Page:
The combustion section of the reactor is also provided with at least one burner. Because of the requirement of reactor compactness the number of burners is kept at a minimum. Preferably a single burner is provided; more preferably a single catalytic burner is provided. The catalytic burner may be a ceramic hollow cylinder with oxidation catalyst on its outer surface to which fuel gas premixed with air is supplied internally. The catalytic burner is preferably a burner arranged in a flow channel and provided as wire mesh layers arranged in series which are coated with ceramic and impregnated with an oxidation catalyst. The heat generated in the combustion is transferred by a convection mechanism to the self-circulating gas-liquid system via the generated flue gas. Accordingly, in another embodiment of the invention, in the reactor said combustion section is provided with a single catalytic burner and wherein said catalytic burner is provided as wire mesh layers arranged in series which are coated with ceramic and impregnated with an oxidation catalyst, whereby the heat generated in the combustion is transferred by a convection mechanism to the self-circulating gas-liquid mixture via the generated flue gas. This enables a better transfer of heat than in for instance systems in which heat transfer occurs by a radiation mechanism, while at the same time enables a compact reactor design since only a single burner is used.
In another embodiment of the invention said reforming section and boiler section are substantially surrounded by an insulated housing, wherein said insulated housing is encased by a first annular region carrying flue gas and a second annular region carrying combustion air. This enables a low heat loss to the surroundings since the hotter parts within the main body of the reactor containing the reforming section, combustion section and the common volume carrying the gas-liquid system serving as heat exchanging medium is encased by first an insulated housing, then a sleeve through which flue gas is passed and finally a second (outer) annular region carrying combustion air to be used in the burner. This may also enable that combustion gas and any other suitable fuel gas, such as off-gas from a hydrogen-purification unit downstream, be preheated by indirect heat exchange with the flue gas, which preferably runs counter-currently on its way out of the reactor. In a preferred embodiment, the flue gas enters into said first annular region directly from the boiler section via an annular region outside said boiler section. This annular region is fed with flue gas by means of tubes carrying this gas that protrude from the boiler section. The flue gas may also enter into said first annular region directly from the combustion section of the reactor, whereby a higher temperature in the flue gas may be effected.
By the term “substantially surrounded by an insulated housing” as used herein is meant that some portions of the reactor may not be insulated. For instance it is possible that part of the reforming section does not require insulation. It is also possible that a small portion of the reforming or boiler section is not surrounded by said insulated housing. For instance, the insulated housing may not cover the lower portion of the boiler section closest to the combustion section.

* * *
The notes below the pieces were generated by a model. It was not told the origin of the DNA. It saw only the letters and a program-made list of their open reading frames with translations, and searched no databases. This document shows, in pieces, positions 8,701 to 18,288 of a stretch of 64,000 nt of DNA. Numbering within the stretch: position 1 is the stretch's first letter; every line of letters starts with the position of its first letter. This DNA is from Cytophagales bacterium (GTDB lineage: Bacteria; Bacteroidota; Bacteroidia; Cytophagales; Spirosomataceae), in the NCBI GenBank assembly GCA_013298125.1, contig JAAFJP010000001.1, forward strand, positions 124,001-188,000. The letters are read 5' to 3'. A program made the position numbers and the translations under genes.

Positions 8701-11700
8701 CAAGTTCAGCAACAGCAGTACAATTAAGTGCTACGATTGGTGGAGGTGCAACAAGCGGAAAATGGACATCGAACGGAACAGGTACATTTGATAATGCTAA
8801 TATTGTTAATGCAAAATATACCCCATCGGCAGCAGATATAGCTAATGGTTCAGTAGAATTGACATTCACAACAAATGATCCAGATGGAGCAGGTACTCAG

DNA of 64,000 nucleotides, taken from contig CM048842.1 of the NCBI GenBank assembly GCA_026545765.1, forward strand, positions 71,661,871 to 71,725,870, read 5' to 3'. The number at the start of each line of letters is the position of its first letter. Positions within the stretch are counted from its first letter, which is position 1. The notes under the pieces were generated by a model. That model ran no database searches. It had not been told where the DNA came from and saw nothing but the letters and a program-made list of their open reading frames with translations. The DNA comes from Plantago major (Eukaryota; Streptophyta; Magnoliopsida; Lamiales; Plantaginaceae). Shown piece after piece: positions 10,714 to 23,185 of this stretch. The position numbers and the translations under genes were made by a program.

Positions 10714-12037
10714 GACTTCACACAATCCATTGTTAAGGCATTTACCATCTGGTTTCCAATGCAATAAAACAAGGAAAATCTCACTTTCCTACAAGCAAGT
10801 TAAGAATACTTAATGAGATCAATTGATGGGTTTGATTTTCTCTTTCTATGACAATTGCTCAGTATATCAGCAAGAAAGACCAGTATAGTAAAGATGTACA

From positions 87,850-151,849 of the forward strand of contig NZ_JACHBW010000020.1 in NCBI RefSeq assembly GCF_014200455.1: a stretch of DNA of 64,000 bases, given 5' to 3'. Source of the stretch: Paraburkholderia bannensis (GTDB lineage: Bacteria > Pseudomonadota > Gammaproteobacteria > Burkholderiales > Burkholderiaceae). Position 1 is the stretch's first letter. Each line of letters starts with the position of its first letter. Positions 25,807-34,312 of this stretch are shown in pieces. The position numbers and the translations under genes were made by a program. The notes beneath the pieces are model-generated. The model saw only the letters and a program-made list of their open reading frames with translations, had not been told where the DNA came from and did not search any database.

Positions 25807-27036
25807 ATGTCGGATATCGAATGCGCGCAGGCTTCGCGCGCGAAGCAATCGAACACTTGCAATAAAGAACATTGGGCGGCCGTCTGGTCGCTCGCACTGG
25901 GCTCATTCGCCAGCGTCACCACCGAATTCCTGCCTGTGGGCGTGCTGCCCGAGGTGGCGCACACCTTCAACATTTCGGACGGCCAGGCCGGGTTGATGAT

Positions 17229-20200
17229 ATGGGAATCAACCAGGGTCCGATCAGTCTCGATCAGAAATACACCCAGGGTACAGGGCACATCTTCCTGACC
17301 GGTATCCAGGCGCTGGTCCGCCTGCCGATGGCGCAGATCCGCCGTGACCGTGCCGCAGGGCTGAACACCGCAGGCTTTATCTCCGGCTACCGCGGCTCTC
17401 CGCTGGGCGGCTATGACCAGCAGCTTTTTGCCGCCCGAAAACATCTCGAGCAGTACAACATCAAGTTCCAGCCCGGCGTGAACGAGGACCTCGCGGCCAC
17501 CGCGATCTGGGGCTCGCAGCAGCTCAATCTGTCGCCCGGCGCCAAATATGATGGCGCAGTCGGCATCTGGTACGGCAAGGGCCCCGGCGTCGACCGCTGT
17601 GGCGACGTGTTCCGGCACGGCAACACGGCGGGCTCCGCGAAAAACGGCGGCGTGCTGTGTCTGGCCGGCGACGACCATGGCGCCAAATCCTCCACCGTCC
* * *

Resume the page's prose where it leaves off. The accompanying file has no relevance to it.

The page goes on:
The reactor may be adapted to cooperate with a Pressure Swing Adsorption unit (PSA), which is the preferred hydrogen-purification unit for the further treatment of the reformed process gas leaving the reactor. As mentioned above, the off-gas from the PSA unit may be utilised in the reactor as fuel. Hence, in yet another embodiment of the invention an inlet is adapted to said second annular region carrying combustion air for the passage of PSA off-gas. This enables the preheating of said off-gas prior to introduction into the at least one burner in the combustion section.
Instead of a PSA-unit a Pd-alloy membrane may also be used to enrich the reformed process gas. Normally a higher degree of purity may be obtained by using Pd-alloy membranes which may be incorporated into the reactor. Accordingly, in the invention it is also possible that a hydrogen purification unit, such as a Pd-alloy membrane is integrated within the reactor. However, a PSA purification unit is still preferred as it is less sensitive and more inexpensive than Pd-alloy membranes. Normally a Pd-alloy membrane requires also a relatively high temperature in the reformed gas for instance about 350° C. Hence, in methanol reforming the reformed gas leaving the reactor at about 300° C. will require heating in order to conform to the requirements of a Pd-alloy membrane. Other hydrogen enrichment units such as conventional water-gas shift step, e.g. low shift and the selective oxidation of carbon monoxide in what is also referred as Preferential Oxidation (PROX) of carbon monoxide, may advantageously be used particularly in connection with fuel cells. The water-gas shift and PROX steps enable the removal of carbon monoxide from the reformed hydrogen-rich gas. This results in an increase in the efficiency of electrochemical reactions in proton exchange membrane (PEM) fuel cells, since carbon monoxide adsorbed in the Pt anode of the PEM fuel cell inhibits the dissociation of hydrogen to protons and electrons and consequently strongly reduces the power output or performance of the PEM fuel cell.